An open letter to Karen Koren of the Gilded Balloon | From fellow/rival Edinburgh promoter Bob Slayer

An open letter to Karen Koren of the Gilded Balloon

From fellow/rival Edinburgh promoter Bob Slayer

An open letter to Karen Koren, artistic director of Edinburgh's Gilded Balloon,

When I first read the news that the Gilded Balloon were taking over a Free Festival venue I just wanted to put my head under a sheet and shout: 'Leave the Counting House alone...'

Gilded Balloon may have been the sort of promoter to use this venue many years ago but as one of the Big Four (Assembly, Pleasance, Underbelly and Gilded Balloon) it is no longer for you. The Counting House is a pub venue that has been successfully hosting free shows at the Fringe for years.

Audiences are happy because it's a cheaper alternative to a version of the Fringe that many of them have been priced out of. Performers are happy because they can more easily attract audiences. The venue, up until now, has been happy to be full of punters spending money and Laughing Horse are happy to take a reasonable fee (£90 for a full run of a show this year) for administering all this happiness. Shame on you for throwing money around and upsetting this wonderful utopia.

And then you announced that you would be adopting the Pay What You Want (PWYW) model that we introduced to the Fringe a few years ago, and my anger turned via flattery into hope. Are you reacting to the changes that you have seen happening at the Fringe? Are you looking to adopt a fairer business model in the Counting House? A way that you can work with developing acts without putting them into debt? Are you looking to adopt a model that enables established acts to restore their mojo? A smart move for Gilded Balloon and a potentially exciting development for the Fringe as a whole.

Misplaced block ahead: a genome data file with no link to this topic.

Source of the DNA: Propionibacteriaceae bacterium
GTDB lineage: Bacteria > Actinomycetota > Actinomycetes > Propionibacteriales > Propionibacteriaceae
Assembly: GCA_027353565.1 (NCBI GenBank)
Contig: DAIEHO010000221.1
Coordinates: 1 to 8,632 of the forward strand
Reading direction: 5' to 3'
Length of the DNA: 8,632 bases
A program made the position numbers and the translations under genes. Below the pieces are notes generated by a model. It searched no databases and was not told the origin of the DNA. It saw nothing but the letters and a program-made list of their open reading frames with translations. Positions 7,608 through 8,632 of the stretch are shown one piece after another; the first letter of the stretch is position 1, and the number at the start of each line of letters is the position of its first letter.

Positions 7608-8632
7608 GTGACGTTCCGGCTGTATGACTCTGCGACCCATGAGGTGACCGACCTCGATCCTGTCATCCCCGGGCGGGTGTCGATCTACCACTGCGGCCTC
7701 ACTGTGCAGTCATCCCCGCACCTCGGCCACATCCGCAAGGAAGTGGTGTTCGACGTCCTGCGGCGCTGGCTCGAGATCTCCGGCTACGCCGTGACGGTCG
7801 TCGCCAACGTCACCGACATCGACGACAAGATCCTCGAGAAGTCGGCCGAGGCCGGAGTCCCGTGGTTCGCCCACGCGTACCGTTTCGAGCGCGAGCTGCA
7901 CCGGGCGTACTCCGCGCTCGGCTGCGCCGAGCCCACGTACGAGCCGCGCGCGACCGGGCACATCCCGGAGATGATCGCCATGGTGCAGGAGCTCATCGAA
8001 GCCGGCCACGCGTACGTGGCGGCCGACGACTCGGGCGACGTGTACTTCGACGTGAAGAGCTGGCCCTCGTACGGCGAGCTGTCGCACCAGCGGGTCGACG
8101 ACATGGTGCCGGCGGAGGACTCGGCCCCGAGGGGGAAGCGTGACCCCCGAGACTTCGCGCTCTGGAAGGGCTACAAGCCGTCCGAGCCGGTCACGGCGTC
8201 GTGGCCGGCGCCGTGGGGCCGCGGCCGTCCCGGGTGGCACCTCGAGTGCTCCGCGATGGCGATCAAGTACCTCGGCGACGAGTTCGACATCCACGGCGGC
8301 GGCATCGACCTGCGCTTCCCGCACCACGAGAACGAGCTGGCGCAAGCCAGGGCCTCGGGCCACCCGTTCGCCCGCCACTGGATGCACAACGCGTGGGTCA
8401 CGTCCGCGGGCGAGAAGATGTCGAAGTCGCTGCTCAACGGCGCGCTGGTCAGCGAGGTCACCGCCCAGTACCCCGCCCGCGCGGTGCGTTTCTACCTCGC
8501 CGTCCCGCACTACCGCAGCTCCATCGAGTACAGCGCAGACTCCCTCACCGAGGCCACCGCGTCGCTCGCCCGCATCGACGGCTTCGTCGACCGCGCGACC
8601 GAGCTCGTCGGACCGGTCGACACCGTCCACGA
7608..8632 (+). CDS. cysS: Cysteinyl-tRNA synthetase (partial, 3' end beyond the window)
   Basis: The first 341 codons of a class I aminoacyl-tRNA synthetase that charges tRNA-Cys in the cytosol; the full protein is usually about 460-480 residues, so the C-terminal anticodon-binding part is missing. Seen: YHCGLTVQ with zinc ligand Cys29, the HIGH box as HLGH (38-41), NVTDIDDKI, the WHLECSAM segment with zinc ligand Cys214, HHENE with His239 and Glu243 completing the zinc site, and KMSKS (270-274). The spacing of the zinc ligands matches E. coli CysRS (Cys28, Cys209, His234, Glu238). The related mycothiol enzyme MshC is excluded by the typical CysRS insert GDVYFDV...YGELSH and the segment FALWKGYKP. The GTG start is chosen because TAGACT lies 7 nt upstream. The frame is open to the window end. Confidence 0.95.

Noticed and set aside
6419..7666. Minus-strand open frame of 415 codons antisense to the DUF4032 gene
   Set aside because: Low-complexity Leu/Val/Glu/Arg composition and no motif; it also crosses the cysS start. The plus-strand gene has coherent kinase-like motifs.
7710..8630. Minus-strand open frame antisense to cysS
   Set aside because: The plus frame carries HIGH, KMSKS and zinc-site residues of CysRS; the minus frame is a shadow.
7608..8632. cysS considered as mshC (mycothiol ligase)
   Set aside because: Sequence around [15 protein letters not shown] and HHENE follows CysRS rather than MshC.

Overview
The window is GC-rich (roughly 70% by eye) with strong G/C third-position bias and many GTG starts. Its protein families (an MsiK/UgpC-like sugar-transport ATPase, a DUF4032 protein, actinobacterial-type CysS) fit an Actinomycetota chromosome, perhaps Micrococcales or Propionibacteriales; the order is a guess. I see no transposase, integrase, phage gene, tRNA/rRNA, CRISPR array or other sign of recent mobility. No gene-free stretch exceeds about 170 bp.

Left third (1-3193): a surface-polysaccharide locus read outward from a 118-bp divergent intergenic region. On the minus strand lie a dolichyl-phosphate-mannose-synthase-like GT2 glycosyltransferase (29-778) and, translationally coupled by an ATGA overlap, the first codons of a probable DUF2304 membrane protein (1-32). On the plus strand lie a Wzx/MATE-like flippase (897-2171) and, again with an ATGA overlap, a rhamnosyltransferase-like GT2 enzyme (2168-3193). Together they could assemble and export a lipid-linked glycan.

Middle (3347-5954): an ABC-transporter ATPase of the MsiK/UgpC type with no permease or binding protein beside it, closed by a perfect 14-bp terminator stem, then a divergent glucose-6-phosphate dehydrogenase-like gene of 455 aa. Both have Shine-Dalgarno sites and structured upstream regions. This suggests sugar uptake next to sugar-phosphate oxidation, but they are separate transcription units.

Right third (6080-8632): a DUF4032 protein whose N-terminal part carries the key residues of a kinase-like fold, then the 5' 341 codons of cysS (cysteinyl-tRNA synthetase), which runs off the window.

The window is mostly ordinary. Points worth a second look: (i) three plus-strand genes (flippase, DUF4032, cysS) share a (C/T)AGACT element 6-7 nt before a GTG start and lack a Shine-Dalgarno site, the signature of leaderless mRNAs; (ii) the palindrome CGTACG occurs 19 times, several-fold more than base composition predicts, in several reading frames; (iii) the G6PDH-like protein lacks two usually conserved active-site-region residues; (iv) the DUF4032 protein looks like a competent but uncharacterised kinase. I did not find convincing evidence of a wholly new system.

When we introduced Pay What You Want into our venues (Heroes @ The Hive, BlundaBus and new for this year Dragonfly) our aim was to bridge the gap between the paid and free models by offering the best of both worlds. It is a model that gives audiences the choice between buying a ticket if they really want to see a show or just turning up and taking a chance.

Our shows are able to sell tickets without high venue costs. A Pay What You Want show can start the Fringe with an audience consisting mostly of walk-up who haven't bought a ticket and then, if it is good enough, word of mouth can ensure that they can end their run with a sold-out show. This gives performers an alternative to the ridiculously expensive marketing arms race plus the resultant risk of getting into debt, which in turn means that tickets can be cheaper for punters, making shows even more accessible.

Contrast this with the increasing number of really good shows in the Big Four venues that struggle to get audiences every year and end up losing a lot of money. We know this because they tell us so, but here you are adopting a model that will help these acts find punters and have a successful Fringe. Well done for joining the party. Welcome to the new utopia!

But then acts also started to tell us about the deals you are offering at the Counting House. It quickly became apparent that although you are using the PWYW mechanism you are not adopting any of the reasons behind it. It seems that you are asking for the same financial guarantees, along with the multitude of extra costs, in advance of the Fringe that you look for with your existing venues. So effectively it is performers' own money that you have thrown around to take over the Counting House and now you are offering these performers deals that will leave them in debt. Utopia is burning...

Here is a simple comparison of Fringe deals:

• £90 is the amount Laughing Horse are charging this year for a DIY 'Free Festival' show for a full run at any of their spaces, which last year would have included the Counting House Ballroom...